BLUMENTHAL, GEORGE (1858–1941), U.S. banker, philanthropist, and patron of the arts. He was born in Frankfurt and worked there in the banking house of Speyer. After moving to the United States in 1882, he became senior partner of Lazard Frères and director of various banks and insurance companies. In 1898 he joined other bankers in raising a fund of $50 million to stop the flow of gold from the United States, and after World War i, played an important part in stabilizing the franc.
Blumenthal was director and president of the Mount Sinai Hospital, the largest Jewish hospital in New York. He donated one million dollars to the hospital and a new wing was erected as a memorial to his son. He was active in support of the arts, giving a million dollars to the Metropolitan Museum of Art in New York, of which he became president in 1934. In 1937 he presented a collection of first editions of important French writers to the New York Public Library.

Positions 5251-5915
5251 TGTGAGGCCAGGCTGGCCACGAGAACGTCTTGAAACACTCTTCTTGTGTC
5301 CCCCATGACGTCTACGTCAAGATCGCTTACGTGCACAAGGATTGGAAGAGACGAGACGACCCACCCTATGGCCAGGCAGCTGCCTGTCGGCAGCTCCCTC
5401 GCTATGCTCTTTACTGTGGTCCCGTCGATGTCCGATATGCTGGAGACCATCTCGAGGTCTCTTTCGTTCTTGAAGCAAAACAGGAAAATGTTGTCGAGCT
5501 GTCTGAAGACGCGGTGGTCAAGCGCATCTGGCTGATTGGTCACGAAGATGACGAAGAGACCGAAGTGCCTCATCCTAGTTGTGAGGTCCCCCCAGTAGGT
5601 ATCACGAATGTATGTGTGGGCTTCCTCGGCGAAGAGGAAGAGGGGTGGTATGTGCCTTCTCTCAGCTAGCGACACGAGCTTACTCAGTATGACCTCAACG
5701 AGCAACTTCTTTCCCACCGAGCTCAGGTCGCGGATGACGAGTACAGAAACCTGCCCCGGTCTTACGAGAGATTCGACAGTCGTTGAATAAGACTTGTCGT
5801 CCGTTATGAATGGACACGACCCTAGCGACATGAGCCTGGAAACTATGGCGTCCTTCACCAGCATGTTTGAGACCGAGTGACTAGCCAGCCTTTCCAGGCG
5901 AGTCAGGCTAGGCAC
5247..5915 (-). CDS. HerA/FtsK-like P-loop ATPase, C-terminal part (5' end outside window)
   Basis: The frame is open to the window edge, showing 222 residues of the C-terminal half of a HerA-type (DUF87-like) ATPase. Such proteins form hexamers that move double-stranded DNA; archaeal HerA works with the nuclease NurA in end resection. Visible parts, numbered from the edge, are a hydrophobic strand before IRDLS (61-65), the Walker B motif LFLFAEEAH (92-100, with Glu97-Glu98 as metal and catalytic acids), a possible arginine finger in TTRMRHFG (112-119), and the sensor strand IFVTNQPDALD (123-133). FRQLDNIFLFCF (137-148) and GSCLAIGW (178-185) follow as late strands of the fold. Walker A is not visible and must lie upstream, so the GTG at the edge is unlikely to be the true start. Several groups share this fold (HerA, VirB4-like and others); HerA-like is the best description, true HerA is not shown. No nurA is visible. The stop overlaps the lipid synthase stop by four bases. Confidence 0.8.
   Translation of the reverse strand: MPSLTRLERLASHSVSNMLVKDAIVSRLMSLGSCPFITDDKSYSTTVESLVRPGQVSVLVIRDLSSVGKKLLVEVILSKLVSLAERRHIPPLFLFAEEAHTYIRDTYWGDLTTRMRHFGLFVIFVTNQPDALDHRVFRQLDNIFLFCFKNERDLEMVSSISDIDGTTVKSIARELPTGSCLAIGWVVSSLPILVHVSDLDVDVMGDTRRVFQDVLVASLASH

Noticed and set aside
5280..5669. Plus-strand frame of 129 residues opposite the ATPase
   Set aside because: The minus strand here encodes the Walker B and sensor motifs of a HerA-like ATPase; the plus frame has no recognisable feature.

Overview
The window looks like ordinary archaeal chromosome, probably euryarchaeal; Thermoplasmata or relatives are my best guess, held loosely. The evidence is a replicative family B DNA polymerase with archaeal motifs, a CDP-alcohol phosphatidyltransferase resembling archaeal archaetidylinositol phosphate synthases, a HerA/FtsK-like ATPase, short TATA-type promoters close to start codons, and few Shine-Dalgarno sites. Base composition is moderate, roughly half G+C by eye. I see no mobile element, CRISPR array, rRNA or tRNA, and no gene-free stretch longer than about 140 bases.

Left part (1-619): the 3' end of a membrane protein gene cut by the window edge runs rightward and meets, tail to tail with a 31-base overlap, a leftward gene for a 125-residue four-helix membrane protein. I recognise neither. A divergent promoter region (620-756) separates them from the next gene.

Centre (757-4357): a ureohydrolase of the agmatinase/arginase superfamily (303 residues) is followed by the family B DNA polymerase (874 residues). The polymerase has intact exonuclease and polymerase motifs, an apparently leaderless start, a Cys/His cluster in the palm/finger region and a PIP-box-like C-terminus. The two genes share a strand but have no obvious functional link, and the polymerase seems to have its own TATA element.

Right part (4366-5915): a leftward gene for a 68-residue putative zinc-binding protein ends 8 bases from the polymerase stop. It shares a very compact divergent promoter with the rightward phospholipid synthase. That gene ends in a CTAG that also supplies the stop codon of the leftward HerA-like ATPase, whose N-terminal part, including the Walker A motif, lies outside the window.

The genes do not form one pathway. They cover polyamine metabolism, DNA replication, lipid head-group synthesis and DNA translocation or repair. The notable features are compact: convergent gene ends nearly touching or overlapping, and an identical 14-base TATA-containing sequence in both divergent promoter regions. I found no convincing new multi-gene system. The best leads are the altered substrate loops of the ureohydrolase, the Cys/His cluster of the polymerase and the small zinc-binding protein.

"Blumenthal, George." Encyclopaedia Judaica. . Encyclopedia.com. (January 16, 2019). https://www.encyclopedia.com/religion/encyclopedias-almanacs-transcripts-and-maps/blumenthal-george
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